Interesting to see this report from Deadline: Hollywood about how the major networks are now buying projects from production houses and studios owned by rival networks, and how this marks the end of the network's dreams of total vertical integration.
If you don't know "vertical integration" is where a media company, like a network, handles everything, from production, to broadcasting, and syndication.
They saw themselves as the next iteration of the Golden Age movie studios who produced films, and distributed them to theatres that they also owned. That ended in 1948 when the Federal government forced them accept something called a "consent decree" that ordered them to get out of the theatre business.
While the studios seemed to thrive during that golden age it didn't seem to help the networks. The networks, and a lot of the programming they developed internally went beyond mediocrity into downright horridness.
Back in ye olde Golden Age of Hollywood the studios were, for the most part, guide by the singular visions of their bosses. They were men who knew what they wanted and were personally invested in their productions. Not just financially, but ego-wise as well.
Their decisions may not always have been right, but they at least had the right intentions behind them. They wanted the audience to love the movies they were releasing, simple as that. That was essential to them thriving in the age of vertical integration.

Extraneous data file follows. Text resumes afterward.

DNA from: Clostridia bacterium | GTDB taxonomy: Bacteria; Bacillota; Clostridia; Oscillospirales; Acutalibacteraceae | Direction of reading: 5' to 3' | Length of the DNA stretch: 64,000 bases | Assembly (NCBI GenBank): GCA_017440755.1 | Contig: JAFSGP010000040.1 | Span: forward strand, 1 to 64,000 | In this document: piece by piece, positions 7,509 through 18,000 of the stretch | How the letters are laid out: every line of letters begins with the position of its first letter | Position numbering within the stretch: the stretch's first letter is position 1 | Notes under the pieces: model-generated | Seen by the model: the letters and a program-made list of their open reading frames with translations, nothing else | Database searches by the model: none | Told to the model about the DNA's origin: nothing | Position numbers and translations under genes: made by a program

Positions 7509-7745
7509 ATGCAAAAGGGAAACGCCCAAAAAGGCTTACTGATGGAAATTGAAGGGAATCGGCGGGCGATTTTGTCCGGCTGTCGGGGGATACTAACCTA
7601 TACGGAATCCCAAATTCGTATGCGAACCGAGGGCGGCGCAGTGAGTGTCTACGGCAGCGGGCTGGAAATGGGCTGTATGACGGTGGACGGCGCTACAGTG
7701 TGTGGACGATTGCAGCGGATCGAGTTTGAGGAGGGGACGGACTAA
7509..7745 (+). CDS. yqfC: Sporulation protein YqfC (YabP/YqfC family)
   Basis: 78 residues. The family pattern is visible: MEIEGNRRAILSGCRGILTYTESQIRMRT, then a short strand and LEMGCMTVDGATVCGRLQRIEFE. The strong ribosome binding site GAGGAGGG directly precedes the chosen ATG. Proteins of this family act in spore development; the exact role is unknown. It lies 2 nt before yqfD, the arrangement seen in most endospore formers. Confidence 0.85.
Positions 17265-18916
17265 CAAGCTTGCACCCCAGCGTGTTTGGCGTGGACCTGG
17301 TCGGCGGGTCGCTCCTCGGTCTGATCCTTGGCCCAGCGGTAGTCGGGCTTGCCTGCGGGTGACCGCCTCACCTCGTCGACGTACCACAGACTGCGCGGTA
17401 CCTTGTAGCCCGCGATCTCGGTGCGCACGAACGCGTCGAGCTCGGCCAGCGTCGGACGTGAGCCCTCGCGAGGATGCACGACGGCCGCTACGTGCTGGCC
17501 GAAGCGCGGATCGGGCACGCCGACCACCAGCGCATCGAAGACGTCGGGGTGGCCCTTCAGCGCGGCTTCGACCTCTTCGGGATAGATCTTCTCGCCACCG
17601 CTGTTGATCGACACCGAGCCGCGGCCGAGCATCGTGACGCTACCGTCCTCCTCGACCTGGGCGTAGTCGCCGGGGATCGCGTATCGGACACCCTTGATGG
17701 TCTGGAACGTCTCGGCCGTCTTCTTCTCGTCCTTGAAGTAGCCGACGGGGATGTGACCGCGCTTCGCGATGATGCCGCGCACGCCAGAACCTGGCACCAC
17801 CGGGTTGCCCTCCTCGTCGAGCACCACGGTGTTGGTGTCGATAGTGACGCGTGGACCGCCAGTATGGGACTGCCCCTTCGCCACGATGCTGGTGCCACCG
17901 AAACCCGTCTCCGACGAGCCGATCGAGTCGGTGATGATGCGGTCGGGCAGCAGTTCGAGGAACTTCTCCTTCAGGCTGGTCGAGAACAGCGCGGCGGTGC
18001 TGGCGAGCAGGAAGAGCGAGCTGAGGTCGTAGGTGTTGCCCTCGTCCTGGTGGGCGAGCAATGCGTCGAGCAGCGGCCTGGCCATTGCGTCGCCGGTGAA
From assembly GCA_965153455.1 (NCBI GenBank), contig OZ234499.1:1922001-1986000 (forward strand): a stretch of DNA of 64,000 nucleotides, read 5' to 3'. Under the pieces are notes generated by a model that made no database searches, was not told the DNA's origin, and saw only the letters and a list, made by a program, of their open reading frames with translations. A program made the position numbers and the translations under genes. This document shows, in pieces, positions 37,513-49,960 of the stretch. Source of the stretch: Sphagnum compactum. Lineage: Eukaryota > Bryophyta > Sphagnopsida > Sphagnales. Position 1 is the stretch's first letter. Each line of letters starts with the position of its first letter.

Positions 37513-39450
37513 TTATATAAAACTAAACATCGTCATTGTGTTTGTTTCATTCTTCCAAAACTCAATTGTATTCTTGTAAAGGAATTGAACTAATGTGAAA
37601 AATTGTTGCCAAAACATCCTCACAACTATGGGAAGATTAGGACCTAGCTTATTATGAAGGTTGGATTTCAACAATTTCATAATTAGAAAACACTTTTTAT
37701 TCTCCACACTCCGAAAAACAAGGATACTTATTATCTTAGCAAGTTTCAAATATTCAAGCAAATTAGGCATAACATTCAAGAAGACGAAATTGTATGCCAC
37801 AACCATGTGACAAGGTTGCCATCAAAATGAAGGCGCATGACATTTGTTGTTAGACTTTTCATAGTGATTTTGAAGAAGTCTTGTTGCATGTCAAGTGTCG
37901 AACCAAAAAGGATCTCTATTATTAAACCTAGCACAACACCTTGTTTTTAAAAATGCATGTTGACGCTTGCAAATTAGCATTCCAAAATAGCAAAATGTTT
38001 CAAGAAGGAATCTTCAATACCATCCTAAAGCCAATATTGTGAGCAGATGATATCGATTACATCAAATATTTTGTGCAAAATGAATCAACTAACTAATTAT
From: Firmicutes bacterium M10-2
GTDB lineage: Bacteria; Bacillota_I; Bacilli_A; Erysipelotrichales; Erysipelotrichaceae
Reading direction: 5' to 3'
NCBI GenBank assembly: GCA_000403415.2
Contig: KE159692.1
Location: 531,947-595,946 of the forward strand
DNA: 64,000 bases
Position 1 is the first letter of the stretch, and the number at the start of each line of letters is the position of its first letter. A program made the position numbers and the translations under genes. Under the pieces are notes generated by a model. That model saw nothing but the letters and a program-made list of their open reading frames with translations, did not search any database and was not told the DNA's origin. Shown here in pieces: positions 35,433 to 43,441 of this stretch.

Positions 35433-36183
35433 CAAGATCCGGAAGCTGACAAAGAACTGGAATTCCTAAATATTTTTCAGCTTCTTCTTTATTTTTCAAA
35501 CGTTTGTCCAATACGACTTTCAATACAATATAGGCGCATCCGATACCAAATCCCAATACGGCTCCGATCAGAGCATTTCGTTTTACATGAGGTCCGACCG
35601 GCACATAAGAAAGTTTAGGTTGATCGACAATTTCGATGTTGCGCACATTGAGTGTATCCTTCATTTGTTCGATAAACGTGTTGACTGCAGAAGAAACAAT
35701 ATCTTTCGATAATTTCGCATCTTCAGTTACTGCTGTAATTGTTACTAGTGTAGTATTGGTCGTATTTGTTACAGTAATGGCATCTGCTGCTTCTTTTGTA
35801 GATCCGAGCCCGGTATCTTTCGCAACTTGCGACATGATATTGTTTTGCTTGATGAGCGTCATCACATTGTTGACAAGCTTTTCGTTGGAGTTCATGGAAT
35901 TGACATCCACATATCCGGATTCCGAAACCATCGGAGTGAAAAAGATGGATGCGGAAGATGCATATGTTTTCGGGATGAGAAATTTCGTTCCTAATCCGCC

Network TV, especially modern network TV, is extremely different.
One thing is that it's exponentially more bureaucratic than the Golden Age studios were at their worst. To get something on the air it must go through a maze of junior executives, senior executives, vice-presidents, and presidents before you get to those who can give you a green light.
Most of the time these folks are not emotionally invested in the projects being developed, they're not even intellectually invested, and they only say something for the sake of looking like they're busy.
Also, these executives knew that shows developed by the network's pet studio weren't going anywhere else. So they could meddle, and muddle, and jerk it around, knowing full well that no other channel was going to swoop in and poach the show, or the show's creators out from under them.
Now even in a best case scenario, where executives, producers, and creatives just clicked in magical synchronicity a vertically integrated TV network is still doomed to failure.
Because even under the best case scenarios, the best people working together under the best conditions can only go so far. Also so far doesn't seem enough to completely fill a network's schedule.
They need the competition between networks, studios and the people working for them to spur creativity and take the sort of chances that can lead to great and successful television.
So let's put broadcast network vertical integration to rest like Old Yeller, only stinkier.